Degeneracy of T cell receptor recognition of an influenza virus hemagglutinin epitope restricted by HLA-DQ and -DR class II molecules

Authors

  • Claerwen M. Jones,

    1. Department of Immunology, St. Mary's Hospital Medical School, Imperial College of Science, Technology and Medicine, London
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  • Richard A. Lake,

    1. Department of Immunology, St. Mary's Hospital Medical School, Imperial College of Science, Technology and Medicine, London
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  • Jonathan R. Lamb,

    1. Department of Immunology, St. Mary's Hospital Medical School, Imperial College of Science, Technology and Medicine, London
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  • Alex Faith

    Corresponding author
    1. Department of Immunology, St. Mary's Hospital Medical School, Imperial College of Science, Technology and Medicine, London
    • Department of Immunology, St. Mary's Hospital Medical School, Norfolk Place, London W2 1PG, GB (Fax: 071-402-0653)
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Abstract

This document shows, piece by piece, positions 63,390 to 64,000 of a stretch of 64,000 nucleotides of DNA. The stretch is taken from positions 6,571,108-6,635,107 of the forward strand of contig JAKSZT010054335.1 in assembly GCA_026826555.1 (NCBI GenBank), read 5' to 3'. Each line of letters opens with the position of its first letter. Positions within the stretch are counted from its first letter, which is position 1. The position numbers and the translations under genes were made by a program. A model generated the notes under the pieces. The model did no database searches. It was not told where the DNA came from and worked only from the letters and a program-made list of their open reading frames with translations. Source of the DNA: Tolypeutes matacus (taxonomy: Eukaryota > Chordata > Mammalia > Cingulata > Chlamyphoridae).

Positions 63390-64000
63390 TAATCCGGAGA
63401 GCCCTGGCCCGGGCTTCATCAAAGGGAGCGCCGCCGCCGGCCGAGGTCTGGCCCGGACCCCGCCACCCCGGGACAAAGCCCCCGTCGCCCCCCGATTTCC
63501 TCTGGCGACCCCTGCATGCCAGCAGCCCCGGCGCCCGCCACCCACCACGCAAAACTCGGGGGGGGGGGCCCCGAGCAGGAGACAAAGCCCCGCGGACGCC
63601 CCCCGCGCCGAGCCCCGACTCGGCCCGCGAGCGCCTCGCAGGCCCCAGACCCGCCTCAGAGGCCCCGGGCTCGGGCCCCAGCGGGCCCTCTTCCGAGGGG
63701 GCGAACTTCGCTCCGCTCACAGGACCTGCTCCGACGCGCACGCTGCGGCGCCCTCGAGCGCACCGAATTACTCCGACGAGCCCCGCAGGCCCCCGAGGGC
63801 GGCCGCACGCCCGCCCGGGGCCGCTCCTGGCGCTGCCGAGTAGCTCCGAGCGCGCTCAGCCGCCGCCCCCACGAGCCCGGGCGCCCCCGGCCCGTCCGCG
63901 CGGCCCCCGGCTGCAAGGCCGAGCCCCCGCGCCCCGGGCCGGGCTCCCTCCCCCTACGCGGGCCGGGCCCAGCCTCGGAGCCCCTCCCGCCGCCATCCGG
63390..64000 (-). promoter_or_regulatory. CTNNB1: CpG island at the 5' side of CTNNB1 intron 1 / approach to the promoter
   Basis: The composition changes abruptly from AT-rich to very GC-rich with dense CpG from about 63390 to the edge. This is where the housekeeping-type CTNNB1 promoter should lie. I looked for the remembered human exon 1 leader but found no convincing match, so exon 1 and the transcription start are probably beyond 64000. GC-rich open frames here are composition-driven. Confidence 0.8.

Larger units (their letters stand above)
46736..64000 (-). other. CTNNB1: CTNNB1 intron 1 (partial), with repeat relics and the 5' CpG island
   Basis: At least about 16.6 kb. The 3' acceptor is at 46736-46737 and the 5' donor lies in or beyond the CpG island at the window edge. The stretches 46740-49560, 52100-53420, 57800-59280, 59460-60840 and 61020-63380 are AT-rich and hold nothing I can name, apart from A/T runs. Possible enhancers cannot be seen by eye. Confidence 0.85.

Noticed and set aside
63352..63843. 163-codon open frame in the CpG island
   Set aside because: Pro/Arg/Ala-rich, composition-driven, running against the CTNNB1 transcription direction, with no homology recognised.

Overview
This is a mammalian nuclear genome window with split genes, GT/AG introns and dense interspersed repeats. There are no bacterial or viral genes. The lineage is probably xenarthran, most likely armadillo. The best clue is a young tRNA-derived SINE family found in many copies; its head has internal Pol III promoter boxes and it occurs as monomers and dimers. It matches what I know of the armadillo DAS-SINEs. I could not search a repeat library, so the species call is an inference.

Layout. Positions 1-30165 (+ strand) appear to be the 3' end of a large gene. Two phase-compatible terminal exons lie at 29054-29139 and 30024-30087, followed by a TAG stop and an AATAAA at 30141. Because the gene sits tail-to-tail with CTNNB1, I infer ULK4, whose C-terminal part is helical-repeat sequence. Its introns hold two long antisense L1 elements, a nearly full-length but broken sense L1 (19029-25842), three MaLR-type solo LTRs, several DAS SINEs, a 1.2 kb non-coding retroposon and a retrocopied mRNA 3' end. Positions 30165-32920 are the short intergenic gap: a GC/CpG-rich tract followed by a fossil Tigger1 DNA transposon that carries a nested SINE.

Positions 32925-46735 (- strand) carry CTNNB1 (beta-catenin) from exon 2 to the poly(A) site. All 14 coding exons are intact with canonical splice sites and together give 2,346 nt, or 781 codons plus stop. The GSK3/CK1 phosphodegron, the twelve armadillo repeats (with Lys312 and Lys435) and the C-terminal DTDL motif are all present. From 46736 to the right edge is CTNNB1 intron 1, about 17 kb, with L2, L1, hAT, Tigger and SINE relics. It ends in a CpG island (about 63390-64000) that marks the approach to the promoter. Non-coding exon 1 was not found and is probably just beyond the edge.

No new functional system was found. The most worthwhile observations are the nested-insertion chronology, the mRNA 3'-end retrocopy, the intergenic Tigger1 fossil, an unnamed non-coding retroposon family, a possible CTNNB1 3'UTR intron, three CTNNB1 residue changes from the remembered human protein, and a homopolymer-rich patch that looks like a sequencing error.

The T cell receptor (TcR) recognizes antigens in the form of short peptide fragments bound to major histocompatibility (MHC) molecules. TcR have an immunoglobulin (Ig)-like structure and, in an analogous manner to antigen recognition by Ig, the third complementarity determining regions (CDR3) of the TcR are believed to provide the primary contact with the peptide lying in the MHC groove. CDR1 and CDR2 are thought to contact the presenting MHC molecule. We have analyzed seven human CD4+ T cell clones that recognize a conserved peptide epitope (residues 255–270) within the influenza virus hemagglutinin (H3) HA1 subunit. Two T cell clones recognized the peptide in the context of HLA-DRB1*1001 and HLA-DQB1* 0602/DQA1*0102, respectively, and shared Vα, Vβ and Jβ gene segments. Only the junctional regions encoding the CDR3 regions of the two TcR chains were different. This suggests that the CDR3 regions of these TcR interact with the MHC class II molecule. Six of the T cell clones were restricted by the HLA-DRB1*1001. Two of these T cell clones expressed Vβ9.1 and three expressed Vβ13 gene segments; the remaining clone expressed Vβ7.2, a close homologue of Vβ9.1. A diverse selection of Vα and J gene segments contributed to the junctional heterogeneity of the TcR, indicating a diversity of sequence combinations recognizing the epitope. Nevertheless, five out of six T cell clones bore a motif in the Vα CDR3 loop consisting of adjacent acidic and polar amino acid residues, eight residues from the carboxyl end of each CDR3.

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